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Topics: Sociology, Social behavior, Behavior Pages: 11 (9249 words) Published: November 3, 2014
AI & Soc (2014) 29:11–21
DOI 10.1007/s00146-012-0435-x

ORIGINAL ARTICLE

Authentic virtual others? The promise of post-modern
technologies
Taylor Dotson

Received: 17 May 2012 / Accepted: 18 September 2012 / Published online: 30 September 2012 Ó Springer-Verlag London 2012

Abstract While modern technological development has
promised the liberation of humanity from the constraints of
the natural world: disease, toil, hunger and so on, postmodern technological developments promise a new kind of liberation: the freeing of humanity from the limitations and burdens found in the social world of people. Emerging

technologies such as virtual humans and sociable robots
exemplify this post-modern promise. This paper aims to
explore the potential unintended consequence of such
technologies and question the character of the ‘‘liberation’’ they promise. While virtual ‘‘other’’ technologies are being developed under the guise of solving social problems and
providing therapeutics, the full effect of their deployment
will be much more profound. Developers of virtual others
do not aim to create fully intelligent social actors but
merely to evoke a sense of social presence. It is notable,
however, how easily social presence and attachment are
evoked in human beings. The difficulty does not lie in the
suspension of disbelief but rather in fighting the unconscious and pre-rational urge to anthropomorphize and imagine objects as social others. As imperfect but highly
seductive simulations, virtual others are instances of postmodern hyperreality. Embracing them, I argue, carries the risk of an undesirable shift in the collective conception of authentic sociality. Rather than succumbing to technological somnambulism and naively believing that virtual others can be held at the rational distance necessary to prevent any unwanted reshaping of human social interaction, one

should be cautious and critical of what the post-modern

T. Dotson (&)
Science and Technology Studies Department, Rensselaer
Polytechnic Institute, 110 8th Street, Sage Building 5th Floor, Troy, NY 12180-3590, USA
e-mail: dotsot@rpi.edu

promise of technology holds in store for those who pursue
it.
Keywords Virtual others Á Social robotics Á
Hyperreality Á Authenticity Á Technological somnambulism

1 Introduction
‘‘Technology…’’, writes Albert Borgmann (1984), ‘‘promises to bring the forces of nature and culture under control, to liberate us from misery and toil, and to enrich our lives’’ (p. 41). It is, of course, not ‘‘technology’’ writ large that makes this promise but creators and advocates of particular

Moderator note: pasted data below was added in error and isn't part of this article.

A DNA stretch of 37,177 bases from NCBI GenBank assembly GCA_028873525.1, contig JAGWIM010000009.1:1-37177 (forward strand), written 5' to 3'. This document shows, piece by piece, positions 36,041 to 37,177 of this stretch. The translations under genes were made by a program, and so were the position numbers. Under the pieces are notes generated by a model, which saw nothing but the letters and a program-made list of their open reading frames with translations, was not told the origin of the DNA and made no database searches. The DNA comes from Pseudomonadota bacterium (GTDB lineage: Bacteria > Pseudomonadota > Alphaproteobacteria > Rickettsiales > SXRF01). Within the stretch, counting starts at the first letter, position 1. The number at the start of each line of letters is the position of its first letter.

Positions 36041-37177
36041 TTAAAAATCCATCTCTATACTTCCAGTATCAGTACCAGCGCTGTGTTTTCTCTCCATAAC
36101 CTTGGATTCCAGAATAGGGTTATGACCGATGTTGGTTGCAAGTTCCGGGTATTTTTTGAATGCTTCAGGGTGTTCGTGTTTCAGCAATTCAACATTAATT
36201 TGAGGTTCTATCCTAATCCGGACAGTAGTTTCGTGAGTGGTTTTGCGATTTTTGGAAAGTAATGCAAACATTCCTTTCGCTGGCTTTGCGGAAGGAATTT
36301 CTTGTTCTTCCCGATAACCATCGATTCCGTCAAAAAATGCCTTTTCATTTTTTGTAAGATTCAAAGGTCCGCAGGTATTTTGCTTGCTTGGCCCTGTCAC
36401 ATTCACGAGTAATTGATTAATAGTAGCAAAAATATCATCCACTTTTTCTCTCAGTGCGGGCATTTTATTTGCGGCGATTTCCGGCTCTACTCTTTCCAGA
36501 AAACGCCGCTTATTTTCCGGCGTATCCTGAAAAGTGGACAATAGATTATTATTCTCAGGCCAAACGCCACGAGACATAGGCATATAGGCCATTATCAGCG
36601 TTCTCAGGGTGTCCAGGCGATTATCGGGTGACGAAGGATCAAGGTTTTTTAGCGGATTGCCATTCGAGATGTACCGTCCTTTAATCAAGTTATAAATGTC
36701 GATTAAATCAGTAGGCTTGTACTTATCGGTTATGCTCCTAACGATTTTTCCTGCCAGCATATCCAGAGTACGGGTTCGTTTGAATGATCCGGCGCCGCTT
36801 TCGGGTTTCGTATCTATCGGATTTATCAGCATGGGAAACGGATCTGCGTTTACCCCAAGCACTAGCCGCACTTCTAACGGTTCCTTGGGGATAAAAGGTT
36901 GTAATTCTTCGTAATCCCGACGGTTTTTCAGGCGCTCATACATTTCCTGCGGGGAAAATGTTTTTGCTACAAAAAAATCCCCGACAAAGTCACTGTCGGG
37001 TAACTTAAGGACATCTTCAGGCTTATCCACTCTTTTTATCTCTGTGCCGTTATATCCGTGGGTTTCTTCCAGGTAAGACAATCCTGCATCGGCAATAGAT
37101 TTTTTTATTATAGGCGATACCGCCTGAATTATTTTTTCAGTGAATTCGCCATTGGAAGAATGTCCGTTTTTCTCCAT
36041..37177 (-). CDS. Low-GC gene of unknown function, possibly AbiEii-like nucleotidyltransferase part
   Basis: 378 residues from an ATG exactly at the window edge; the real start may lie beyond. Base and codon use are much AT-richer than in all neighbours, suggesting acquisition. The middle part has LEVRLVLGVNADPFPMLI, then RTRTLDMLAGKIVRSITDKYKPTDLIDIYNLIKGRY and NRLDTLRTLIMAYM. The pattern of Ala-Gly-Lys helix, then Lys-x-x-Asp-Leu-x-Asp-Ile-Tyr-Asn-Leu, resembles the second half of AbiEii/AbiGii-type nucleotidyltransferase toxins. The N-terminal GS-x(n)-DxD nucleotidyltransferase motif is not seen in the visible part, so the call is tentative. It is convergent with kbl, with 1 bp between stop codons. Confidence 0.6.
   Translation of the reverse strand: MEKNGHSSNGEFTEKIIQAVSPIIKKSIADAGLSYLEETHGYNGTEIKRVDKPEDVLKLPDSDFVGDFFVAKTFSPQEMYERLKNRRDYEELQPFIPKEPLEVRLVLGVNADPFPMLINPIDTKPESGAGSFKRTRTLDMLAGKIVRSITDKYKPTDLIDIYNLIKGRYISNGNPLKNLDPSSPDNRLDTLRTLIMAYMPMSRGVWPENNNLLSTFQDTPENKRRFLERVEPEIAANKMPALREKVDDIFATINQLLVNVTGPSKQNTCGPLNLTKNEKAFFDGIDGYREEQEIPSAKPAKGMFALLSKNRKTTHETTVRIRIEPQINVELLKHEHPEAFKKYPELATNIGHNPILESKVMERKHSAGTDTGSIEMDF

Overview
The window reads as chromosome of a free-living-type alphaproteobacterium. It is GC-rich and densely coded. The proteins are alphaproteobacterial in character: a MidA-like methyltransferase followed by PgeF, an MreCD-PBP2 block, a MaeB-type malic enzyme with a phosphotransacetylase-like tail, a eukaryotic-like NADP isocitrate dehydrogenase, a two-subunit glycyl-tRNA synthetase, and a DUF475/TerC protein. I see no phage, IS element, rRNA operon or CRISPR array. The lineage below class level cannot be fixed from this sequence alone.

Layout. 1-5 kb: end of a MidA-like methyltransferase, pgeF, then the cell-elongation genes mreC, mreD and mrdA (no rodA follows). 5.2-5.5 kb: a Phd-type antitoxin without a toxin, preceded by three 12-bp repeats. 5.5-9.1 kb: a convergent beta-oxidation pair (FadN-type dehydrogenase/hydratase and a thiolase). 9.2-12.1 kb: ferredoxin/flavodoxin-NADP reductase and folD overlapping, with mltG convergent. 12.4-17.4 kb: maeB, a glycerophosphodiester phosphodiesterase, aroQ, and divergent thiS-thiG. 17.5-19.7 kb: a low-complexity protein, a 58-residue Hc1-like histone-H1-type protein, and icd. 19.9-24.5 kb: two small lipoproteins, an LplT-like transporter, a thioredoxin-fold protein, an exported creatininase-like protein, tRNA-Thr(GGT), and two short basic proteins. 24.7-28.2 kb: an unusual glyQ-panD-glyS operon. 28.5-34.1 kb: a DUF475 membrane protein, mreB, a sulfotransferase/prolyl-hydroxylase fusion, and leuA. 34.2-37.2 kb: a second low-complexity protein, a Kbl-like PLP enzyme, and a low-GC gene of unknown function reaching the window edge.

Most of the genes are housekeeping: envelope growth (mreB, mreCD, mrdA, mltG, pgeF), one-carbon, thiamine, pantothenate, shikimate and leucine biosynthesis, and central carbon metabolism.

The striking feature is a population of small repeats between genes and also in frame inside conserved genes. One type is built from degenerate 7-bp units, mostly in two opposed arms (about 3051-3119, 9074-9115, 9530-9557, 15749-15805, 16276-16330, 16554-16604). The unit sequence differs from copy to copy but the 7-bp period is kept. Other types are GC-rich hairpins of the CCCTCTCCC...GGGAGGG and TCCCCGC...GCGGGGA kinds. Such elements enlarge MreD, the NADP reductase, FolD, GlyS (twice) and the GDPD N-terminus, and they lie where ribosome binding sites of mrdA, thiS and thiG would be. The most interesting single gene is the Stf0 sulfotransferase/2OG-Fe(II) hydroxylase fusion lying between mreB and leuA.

technologies. Borgmann goes on to argue that the initial
liberating effects of technologies can often give way to
alienation and hardship if they begin to inhibit our
engagement with our things and each other. While it is
often difficult to criticize technologies that seem to eliminate drudgery or reduce suffering, failing to recognize that many are mixed blessings is an exercise in naivete´. For
example, the modern industrialization of food production
has arguably brought a previously unseen abundance of
calories to developed nations. Yet, it has also brought the
increased commodification of food and agricultural inputs.
Modern sustenance rests ever more on processed simulations of food, and the land is more often seen as just another assembly line input to be exploited.
The evolution to post-modernity has entailed a shift from
simply exploiting ecosystems and other natural resources
toward manipulating ourselves. Turkle (1997), for example,
has eloquently described the link between network technologies and strivings toward a fluid and flexible selfhood, which is insulated from traditional social and biological
constraints. Admittedly, however, most of us likely remain

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12

with at least one foot planted firmly in modernity. Even so, such technologies often take advantage of the human need
for social...

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